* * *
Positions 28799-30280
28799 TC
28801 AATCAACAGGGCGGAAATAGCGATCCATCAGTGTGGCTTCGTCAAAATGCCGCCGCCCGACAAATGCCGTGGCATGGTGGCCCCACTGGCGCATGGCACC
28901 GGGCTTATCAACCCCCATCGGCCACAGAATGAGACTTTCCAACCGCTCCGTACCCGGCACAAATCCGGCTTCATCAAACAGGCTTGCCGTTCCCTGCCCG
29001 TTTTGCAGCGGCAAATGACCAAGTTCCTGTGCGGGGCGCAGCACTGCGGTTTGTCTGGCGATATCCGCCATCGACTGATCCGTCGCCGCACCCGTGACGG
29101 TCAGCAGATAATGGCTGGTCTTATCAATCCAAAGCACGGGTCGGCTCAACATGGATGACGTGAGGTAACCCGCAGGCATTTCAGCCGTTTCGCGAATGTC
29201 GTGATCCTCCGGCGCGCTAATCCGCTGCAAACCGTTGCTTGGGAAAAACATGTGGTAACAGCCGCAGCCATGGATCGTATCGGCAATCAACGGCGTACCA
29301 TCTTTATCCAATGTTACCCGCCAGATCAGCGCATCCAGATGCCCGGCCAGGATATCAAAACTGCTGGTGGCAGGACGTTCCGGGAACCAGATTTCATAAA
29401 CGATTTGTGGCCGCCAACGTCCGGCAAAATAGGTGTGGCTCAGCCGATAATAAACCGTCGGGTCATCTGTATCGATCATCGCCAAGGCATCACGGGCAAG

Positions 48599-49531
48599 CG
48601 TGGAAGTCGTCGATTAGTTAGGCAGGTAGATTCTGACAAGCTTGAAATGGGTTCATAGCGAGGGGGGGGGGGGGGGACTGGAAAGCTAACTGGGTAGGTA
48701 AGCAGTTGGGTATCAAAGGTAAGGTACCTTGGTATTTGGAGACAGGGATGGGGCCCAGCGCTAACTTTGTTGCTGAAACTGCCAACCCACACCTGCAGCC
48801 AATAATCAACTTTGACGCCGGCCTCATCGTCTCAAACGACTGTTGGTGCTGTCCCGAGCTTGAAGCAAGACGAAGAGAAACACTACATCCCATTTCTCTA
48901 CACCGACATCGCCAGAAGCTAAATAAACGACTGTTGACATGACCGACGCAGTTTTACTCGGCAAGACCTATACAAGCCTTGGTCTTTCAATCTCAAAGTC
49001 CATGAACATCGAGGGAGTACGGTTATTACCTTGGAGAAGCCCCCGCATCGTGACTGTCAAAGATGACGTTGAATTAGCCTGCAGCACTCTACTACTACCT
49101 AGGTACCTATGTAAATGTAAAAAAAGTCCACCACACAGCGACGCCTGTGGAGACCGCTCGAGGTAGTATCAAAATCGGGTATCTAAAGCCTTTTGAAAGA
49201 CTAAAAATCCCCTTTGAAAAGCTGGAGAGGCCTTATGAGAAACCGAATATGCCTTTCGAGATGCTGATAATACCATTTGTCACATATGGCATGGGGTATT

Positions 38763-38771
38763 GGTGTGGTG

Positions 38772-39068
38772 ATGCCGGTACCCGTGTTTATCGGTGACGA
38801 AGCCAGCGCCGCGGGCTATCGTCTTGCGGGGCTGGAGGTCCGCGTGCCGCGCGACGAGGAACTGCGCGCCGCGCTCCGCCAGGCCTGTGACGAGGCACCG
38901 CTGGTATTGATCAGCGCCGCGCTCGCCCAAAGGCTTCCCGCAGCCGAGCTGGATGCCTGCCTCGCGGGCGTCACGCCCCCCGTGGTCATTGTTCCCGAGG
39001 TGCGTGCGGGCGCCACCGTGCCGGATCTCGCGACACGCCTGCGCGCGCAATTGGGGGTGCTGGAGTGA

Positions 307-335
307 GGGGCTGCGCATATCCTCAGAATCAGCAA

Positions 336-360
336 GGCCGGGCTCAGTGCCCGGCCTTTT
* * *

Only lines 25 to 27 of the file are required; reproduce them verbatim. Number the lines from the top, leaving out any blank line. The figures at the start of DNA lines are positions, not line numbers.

39001 TGCGTGCGGGCGCCACCGTGCCGGATCTCGCGACACGCCTGCGCGCGCAATTGGGGGTGCTGGAGTGA

Positions 307-335
307 GGGGCTGCGCATATCCTCAGAATCAGCAA